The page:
Firstly this structure will help to align my point of view with yours, the reader (most likely not always 100% matching). Secondly I want to provide inspiration for readers that are confronted with the decision between the scenarios and seek for additional input for the decision process.
You buy a space ship in a toy store. It’s called “space ship” and it comes in one piece – as a space ship.
You know what you get. You know what to expect and so does everyone who’s going to play with you. If your play requires space travel, interstellar transport and artificial gravity, you’re all set.
The play is limited to the context in which a space ship makes sense. To play “summer camp 2014” will require a lot of creativity in
framing (change management)
execution (user experience & add value)
adaption (requirements re-engineering)
Questions in a business context
Are your business requirements clear enough so that you can determine a (reasonable) match with a technology? Do you need a space ship?
Can everyone use the new box? (e.g.: do you infinite bandwidth everywhere?)
Have you made sure that “out of the box” doesn’t mean “out of the boxISH” in the vendor’s sale pitch? In German you say “Auslegungssache” ;o)
Do you know all the other boxes in your company? Do you know the boxes that will be brought in in the near future? Do you understand how things will play together or create redundancy?
Are your functional requirements flexible enough so that they can adapt to how things are done within the new box?
Is your organisational willing to change the current standards (processes, ways of working, guidelines etc.) so that YOU will be compliant with the new box (not the other way around)?
Option 2: Modular
You buy a construction set to build a space ship. The set it build from some common standards and some space ship specific pieces. *
You are way more flexible in your play. You can adapt the space ship depending on space ship play relevant factors. You don’t even have to use all pieces and still build a space ship. Some standards in the set will help you to address needs that aren’t specific to space ship plays.
If you don’t follow the exact (child proof) plan on how to build the space ship you need the experience (not just the vision) on how to build a space ship. Not everything you can build from a space ship construction set will be a space ship, which might be confusing to others.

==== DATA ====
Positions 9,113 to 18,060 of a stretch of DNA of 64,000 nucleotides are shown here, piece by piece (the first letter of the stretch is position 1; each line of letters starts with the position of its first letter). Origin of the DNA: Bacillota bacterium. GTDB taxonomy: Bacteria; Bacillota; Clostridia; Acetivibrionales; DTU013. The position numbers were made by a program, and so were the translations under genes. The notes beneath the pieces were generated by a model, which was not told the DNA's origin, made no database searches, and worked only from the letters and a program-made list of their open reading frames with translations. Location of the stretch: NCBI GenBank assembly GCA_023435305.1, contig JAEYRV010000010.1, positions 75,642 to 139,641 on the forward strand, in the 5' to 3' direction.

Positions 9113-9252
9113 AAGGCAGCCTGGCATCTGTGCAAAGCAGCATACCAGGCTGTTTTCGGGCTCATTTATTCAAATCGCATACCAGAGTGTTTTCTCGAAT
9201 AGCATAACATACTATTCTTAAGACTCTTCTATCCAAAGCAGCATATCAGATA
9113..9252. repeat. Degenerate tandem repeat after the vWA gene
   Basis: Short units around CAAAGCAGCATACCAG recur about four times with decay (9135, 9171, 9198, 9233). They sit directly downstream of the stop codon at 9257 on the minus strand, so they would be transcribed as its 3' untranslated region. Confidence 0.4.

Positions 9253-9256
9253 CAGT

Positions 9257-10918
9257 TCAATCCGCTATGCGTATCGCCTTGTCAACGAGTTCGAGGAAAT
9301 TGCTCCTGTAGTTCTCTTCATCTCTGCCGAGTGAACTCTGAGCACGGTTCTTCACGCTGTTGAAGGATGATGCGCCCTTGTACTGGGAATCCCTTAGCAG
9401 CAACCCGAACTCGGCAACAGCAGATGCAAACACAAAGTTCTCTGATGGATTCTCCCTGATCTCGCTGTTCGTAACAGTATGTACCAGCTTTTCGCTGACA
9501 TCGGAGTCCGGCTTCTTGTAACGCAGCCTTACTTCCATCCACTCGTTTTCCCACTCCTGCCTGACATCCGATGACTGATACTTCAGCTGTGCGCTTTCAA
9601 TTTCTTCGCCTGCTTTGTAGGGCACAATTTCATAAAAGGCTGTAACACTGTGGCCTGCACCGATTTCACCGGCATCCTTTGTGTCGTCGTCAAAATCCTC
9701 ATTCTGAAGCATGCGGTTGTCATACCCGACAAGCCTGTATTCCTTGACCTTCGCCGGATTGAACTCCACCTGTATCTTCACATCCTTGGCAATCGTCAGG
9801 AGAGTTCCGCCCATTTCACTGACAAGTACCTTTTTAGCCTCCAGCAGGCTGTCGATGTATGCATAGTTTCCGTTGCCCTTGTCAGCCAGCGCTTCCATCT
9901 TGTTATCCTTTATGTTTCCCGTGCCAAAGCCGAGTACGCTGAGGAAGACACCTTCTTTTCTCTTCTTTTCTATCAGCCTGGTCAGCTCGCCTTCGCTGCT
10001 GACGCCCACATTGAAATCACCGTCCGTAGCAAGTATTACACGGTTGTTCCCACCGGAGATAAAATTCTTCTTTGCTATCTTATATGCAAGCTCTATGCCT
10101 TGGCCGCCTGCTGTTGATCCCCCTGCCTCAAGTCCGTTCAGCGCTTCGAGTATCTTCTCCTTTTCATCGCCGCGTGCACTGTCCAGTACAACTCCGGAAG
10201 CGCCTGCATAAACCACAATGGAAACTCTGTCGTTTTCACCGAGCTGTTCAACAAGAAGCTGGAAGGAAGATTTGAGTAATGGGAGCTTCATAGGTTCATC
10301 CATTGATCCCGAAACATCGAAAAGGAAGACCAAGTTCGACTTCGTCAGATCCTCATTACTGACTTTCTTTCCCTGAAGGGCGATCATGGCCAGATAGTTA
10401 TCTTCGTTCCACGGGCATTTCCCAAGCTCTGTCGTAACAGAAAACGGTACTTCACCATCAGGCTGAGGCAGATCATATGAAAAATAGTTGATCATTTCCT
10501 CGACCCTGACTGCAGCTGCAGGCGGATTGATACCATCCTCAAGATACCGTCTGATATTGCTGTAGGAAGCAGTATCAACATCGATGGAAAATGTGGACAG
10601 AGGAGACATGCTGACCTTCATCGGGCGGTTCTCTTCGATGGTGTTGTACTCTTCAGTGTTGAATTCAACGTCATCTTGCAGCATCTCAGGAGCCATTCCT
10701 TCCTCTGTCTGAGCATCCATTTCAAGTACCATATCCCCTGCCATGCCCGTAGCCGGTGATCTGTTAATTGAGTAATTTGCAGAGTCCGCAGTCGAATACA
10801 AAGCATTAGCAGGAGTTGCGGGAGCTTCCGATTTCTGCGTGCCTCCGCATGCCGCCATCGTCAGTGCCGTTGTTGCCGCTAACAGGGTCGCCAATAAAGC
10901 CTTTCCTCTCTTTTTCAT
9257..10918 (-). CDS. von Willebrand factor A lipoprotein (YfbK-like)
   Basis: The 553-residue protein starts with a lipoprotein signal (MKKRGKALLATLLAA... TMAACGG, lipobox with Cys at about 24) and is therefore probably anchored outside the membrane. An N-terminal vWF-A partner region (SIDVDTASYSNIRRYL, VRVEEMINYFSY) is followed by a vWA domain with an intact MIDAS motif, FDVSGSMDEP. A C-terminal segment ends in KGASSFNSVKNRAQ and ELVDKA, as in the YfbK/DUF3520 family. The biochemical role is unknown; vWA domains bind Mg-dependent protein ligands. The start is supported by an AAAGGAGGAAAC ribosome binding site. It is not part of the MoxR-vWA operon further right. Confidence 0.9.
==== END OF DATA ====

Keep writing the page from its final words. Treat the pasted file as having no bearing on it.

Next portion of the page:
You need a solid understanding for the priorities in your space ship play, so that you can cater to them. If you leave pieces out you need a reason-why. If you leave out all the space ship specific pieces, there was no need to buy the set in the first place.
Questions in business context
Do you have a plan? (literally)
Do you have internal competence to work with and maintain construction sets? It is a different ball game compared to standard solution operations…
Have you matched your plan to the construction set?
If you leaves pieces out, do you have a reason-why for the ones that “always wanted something like that”?
If you start small, do you have a roadmap for adding the other pieces?
Does your construction set play well with other sets and boxes in your organisation? Does it have to?
Option 3: Custom
The following statements will make you feel that I am not necessarily a “custom” fan anymore. However, there can be good reasons to go fully customised. It’s all a matter of requirements engineering and cost/benefit analysis.
Analogy You get some raw material and you build a space ship.
Benefit It’s the space ship that fits a specification, which was built on known requirements. It’s yours. You are in charge, if you don’t sell and lease it back…
Your requirements have to be spot on (correct and complete)
Your specification has to be spot on (correct and complete…and ideally tested)
Prioritised requirements automatically lead to a roadmap and release management. It’s good to have the future 1.5 releases in mind to avoid “cul-de-sacs”.
You better test your space ship before you fly off because it’s a brand new space ship
(Pragmatic) questions in business context
There is really no box out there that would fit your requirements? Really, really?
Is “custom” connected to the people in charge? (that’s always how we’ve done it)
Could you adjust your requirements to fit a box or a construction set?
Could you change (like in: processes, ways of working, etc.) to become more box or construction set compatible?
Could you win your CFO over to your team by creating a business case that sets out
benefits of generally changing “ways of working” (aka organisational evolution)
freed up CAPEX and OPEX for more core business focussed actions
* “Modular” can stand for “built from multiple specialised/best of breed solutions” as well. The available eco system of services simply becomes the construction set.